- The Washington Times - Wednesday, February 21, 2007

The all-new BMW 3 Series Coupe models offer elegant sportiness in a classic coupe design with a long hood featuring a muscular power dome, short overhangs front and rear, a sweeping roof line on a set-back greenhouse and large, prominent wheel arches.

Newly developed headlamps incorporate “Corona rings” that also serve as daytime running lamps. The lower front fascia provides three functional openings, covered by wire mesh grille work. The overall impression is that of power, muscle and speed in what many are sure to describe as one extremely sexy package.

This latest iteration 3-Series Coupe shuns recent radical design cues found on several recent BMW models — it is, in effect, quite racy, and to some, will be considered even downright sexy with its svelte form.

The new subcompact (though it seems considerably larger than its EPA rating) 3 Series Coupe lineup consists of: the 328i, the all-wheel drive 328xi; and the 335i. The first two are powered by a 3.0-liter, normally aspirated, inline six-cylinder engine that develops 230 horsepower and 200 foot-pounds of torque.

The top-of-the-line 335i draws its motive force from a 3.0-liter, inline six-cylinder engine with twin turbochargers and high precision, direct fuel injection with piezo injectors — it generates 300 horsepower and a matching 300 foot-pounds of torque.

Transmissions available include three progressive versions of a six-speed manual gearbox — respectively, a Getrag I, Getrag H and a ZF Type G, or two automatic transmission versions: a GM6 six-speed for both the 328i and 328xi; and a ZF 6 HP 19 TU unit for the 335i with available wheel-mounted paddle shifters, which, by the way, makes gear changes 50 percent faster than before, once the shift is initiated.

All 3 Series models are of a longitudinal-mount front engine/rear-wheel-drive configuration, with a near 50/50 front-to-rear weight distribution ratio.

Essentially, this latest 3 Series has advanced to a level that surpasses the much-revered earlier 5 Series Bimmers.

It is technologically superior, is more comfortable and outperforms the 5 Series of yore to boot.

The technology focuses primarily on driving dynamics such as ride, handling and performance, without ignoring either active or passive safety issues.

Dynamic stability control, dynamic traction control and dynamic brake control, combined with available speed variable active steering contribute immensely to boosting one’s confidence level when behind the wheel, which is infinitely adjustable, by the way.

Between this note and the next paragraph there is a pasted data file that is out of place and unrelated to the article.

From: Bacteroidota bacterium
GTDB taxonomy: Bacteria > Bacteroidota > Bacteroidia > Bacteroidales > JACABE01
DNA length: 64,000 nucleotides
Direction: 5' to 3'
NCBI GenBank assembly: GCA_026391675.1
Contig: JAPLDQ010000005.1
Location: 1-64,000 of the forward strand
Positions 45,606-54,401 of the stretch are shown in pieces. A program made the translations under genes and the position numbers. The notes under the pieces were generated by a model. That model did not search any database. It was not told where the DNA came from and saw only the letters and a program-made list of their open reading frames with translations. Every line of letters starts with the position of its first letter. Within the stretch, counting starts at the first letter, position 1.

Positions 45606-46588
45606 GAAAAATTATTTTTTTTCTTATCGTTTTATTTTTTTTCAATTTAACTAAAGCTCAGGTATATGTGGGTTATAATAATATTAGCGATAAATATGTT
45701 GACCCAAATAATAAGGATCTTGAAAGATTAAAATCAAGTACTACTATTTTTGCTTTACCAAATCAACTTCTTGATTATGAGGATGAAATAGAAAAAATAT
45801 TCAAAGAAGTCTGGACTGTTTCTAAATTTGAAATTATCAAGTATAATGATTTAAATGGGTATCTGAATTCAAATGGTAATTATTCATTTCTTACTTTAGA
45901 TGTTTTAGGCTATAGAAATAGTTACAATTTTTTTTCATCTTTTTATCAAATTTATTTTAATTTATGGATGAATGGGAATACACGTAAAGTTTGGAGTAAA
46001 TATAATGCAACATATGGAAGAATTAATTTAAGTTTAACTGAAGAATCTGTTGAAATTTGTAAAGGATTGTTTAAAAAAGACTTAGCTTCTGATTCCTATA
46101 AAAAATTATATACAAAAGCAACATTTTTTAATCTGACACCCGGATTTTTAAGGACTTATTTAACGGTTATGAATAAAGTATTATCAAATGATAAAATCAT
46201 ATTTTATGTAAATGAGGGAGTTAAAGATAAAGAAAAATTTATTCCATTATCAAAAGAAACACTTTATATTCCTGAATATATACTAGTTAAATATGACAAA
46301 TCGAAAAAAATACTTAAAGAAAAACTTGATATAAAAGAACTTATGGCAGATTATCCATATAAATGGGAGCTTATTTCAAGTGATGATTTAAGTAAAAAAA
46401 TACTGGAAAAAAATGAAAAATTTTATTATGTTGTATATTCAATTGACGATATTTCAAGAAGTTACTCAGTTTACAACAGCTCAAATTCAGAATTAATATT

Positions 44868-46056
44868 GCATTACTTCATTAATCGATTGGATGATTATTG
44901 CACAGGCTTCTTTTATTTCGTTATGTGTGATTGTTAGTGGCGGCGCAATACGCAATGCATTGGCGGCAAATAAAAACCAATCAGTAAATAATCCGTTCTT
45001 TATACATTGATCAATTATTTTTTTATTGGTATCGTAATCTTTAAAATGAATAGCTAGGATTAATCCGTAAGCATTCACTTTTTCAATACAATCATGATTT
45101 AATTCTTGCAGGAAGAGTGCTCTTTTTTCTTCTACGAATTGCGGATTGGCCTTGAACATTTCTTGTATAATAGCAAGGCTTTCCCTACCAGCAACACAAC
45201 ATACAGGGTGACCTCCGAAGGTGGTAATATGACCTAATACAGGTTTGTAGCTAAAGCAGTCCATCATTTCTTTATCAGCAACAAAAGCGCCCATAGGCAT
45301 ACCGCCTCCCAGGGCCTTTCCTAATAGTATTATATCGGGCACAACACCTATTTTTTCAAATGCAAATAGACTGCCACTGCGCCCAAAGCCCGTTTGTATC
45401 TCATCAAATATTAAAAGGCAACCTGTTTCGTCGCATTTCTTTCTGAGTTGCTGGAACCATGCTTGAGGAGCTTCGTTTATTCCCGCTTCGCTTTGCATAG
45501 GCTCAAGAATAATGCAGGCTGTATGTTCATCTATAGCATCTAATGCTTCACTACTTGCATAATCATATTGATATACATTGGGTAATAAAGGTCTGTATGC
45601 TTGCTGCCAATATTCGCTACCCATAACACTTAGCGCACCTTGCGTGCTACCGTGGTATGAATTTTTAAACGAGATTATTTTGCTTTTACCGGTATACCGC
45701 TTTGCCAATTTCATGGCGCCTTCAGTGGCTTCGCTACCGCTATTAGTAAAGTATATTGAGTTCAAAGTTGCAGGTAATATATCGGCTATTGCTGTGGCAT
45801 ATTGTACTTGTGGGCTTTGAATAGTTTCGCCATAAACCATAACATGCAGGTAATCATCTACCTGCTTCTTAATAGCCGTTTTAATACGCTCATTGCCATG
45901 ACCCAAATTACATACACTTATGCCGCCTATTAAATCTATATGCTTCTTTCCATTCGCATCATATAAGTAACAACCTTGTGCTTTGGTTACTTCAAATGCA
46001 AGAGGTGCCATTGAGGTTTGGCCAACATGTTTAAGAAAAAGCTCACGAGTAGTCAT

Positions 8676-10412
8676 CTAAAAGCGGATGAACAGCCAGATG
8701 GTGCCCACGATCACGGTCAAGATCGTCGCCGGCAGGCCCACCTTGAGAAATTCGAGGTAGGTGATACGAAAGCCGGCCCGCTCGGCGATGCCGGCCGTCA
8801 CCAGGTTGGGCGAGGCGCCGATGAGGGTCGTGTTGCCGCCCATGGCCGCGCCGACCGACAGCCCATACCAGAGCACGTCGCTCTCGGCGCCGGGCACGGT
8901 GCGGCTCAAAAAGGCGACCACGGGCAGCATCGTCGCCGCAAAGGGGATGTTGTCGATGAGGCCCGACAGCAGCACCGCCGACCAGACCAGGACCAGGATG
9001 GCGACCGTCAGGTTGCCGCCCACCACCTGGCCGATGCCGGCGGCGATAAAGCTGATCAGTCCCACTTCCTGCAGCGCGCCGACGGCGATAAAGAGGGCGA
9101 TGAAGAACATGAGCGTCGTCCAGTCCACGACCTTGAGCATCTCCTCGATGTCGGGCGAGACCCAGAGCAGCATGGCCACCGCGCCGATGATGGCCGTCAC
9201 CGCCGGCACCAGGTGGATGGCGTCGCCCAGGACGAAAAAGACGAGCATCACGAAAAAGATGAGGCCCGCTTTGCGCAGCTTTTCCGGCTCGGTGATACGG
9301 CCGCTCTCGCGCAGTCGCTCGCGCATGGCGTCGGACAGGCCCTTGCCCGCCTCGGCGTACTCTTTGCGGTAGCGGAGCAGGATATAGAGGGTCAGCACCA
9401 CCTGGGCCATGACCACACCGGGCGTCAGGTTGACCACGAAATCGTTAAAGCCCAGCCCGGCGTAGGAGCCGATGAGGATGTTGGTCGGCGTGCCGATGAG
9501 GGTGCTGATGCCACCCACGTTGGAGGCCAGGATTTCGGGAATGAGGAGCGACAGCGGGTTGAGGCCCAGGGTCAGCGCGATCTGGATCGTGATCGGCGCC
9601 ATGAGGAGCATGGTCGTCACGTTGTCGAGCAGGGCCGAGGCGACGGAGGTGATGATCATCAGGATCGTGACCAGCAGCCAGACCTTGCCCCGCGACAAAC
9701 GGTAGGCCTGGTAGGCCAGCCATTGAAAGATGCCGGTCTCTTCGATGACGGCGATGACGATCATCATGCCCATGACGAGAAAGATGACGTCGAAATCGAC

And — lest one forget to buckle up — there is a unique automatic seat-belt presenter that makes doing so easy and convenient, without twisting and contorting.

There are no parts shared between the 3 Series Coupe and Sedan, except for the door handles.

It is a distinctively different vehicle despite close technical ties.

Prices, which include a $695 destination charge, are indeed substantial, but unquestionably worth every penny for the driving enthusiast.

The 328i price begins at $35,995, the 328xi starts at $37,795, and the 335i base price is set at $41,295.

Options include: 18-inch wheels shod with performance tires and a 150 mph speed limiter for an additional $1,000.; a Cold Weather Package for $750.; a Sports Package priced at $1,000.; and a Premium Package will run you an extra $3,150 on 328 models or $2,450 on the 335i.

A paddle shifter setup on the 335i equipped with the Sport Package costs $1,000.

Active steering is priced at $1,250 while radar-based active cruise control will set one back an extra $2,200.

Comfort access with push-button start and unlock costs $500.

A navigation system with I-Drive and voice recognition runs another $2,100 and finally, Sirius satellite radio costs $595 more.

Bottom line, a consumer can spend in the $50,000 range for a fully loaded 335i — but that now comes with a four-year/50,000 mile warranty rather than the old one-year coverage.

In addition, there is no charge for roadside assistance, and there is a no-cost maintenance program.

The test BMW 3 Series Coupe was a 335i with a few of the available goodies and a sticker price of $44,270.

The BMW 335i Coupe is exciting to look at, stirring one’s emotions and satisfying a sensitivity for style with its low, lean and sleek stance.

It is, however, much more exciting to slide behind the wheel and to pilot it over a challenging, twisty course.

For many, the ride quality will be a bit too firm, which also describes the comfort level of the highly supportive seats.

Acceleration is not only exhilarating, but blistering, and nimble does little to describe the handling characteristics, particularly with the reduced effort of input required with active steering.

Shifting is exceptionally quick via the six-speed Steptronic gearbox, once one becomes acclimated to the directional orientation of the console shifter — forward executes downshifts, and back initiates upshifts.

The paddle shifters allow for shifting either up or down on both sides.

Smiling is unavoidable when driving the 335i.

It may truly be referred to as the “ultimate driving machine.”

Its performance seems every bit as good as last year’s M3 — perhaps even better on some levels — and there is no sequential manual gearbox to deal with.

Can it get any better?

Probably, but for now, it will more than do.

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